The U.S. Supreme Court said Monday that it would weigh the legality of President Barack Obama’s Patient Protection and Affordable Care Act in the first few months of next year.
The court will decide whether the health reforms can legally mandate Americans to purchase private insurance policies, among other items opponents have challenged. Appeals courts have largely split on whether the mandate is constitutional.
Most recently, the U.S. Appeals Court for the District of Columbia Circuit upheld the mandate. “Despite questions raised as to our subject matter jurisdiction, we conclude we have jurisdiction, and we affirm the district court’s conclusion that the Act is constitutional,” Senior Circuit Judge Laurence Hirsch Silberman wrote.
The nation’s highest authority is expected to hear oral arguments on the case in March, with a decision to follow in the intervening months, virtually ensuring the reforms become a political football yet again before the November presidential election.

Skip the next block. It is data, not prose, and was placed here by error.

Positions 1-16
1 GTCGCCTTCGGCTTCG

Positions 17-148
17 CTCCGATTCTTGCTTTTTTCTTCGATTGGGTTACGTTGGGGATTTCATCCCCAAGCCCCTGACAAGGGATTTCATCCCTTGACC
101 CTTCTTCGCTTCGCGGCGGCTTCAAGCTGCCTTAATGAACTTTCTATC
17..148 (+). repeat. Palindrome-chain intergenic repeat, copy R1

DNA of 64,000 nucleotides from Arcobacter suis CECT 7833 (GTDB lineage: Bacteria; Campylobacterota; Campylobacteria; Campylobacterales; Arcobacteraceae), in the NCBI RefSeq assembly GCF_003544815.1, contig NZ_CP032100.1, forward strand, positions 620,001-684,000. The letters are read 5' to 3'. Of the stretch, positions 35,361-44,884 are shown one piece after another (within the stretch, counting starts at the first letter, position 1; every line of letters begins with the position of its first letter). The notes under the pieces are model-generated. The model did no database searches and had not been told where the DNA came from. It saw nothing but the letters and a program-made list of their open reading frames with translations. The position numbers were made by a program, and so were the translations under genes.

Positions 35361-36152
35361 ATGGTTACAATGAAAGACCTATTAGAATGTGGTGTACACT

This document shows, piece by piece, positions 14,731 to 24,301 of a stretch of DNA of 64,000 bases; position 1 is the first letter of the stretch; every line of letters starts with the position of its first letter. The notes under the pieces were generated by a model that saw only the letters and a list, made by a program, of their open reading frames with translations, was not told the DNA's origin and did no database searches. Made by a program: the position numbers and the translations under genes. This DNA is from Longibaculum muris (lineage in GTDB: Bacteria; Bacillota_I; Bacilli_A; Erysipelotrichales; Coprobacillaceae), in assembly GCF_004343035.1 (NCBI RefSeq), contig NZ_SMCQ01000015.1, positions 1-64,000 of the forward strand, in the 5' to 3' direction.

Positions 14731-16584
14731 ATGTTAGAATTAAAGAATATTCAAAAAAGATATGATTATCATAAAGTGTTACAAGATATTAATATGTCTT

Ilya Shapiro, an expert on the court at the libertarian Cato Institute, in Washington, described health care as “the so-called elephant in the room,” overshadowing all other cases.
“This is definitely the issue of this term,” said Michael Carvin, a leading constitutional lawyer for the Jones Day firm in the U.S. capital and who has argued cases in the court.
“It could be the term of the century, or at least of the decade,” he said.
The health care legislation extended coverage to an extra 32 million people and fulfilled decades of Democratic dreams of social reform, but was fiercely contested by Republicans. The divisive policy has resurfaced as a key issue in the early stages of the campaign ahead of next year’s election.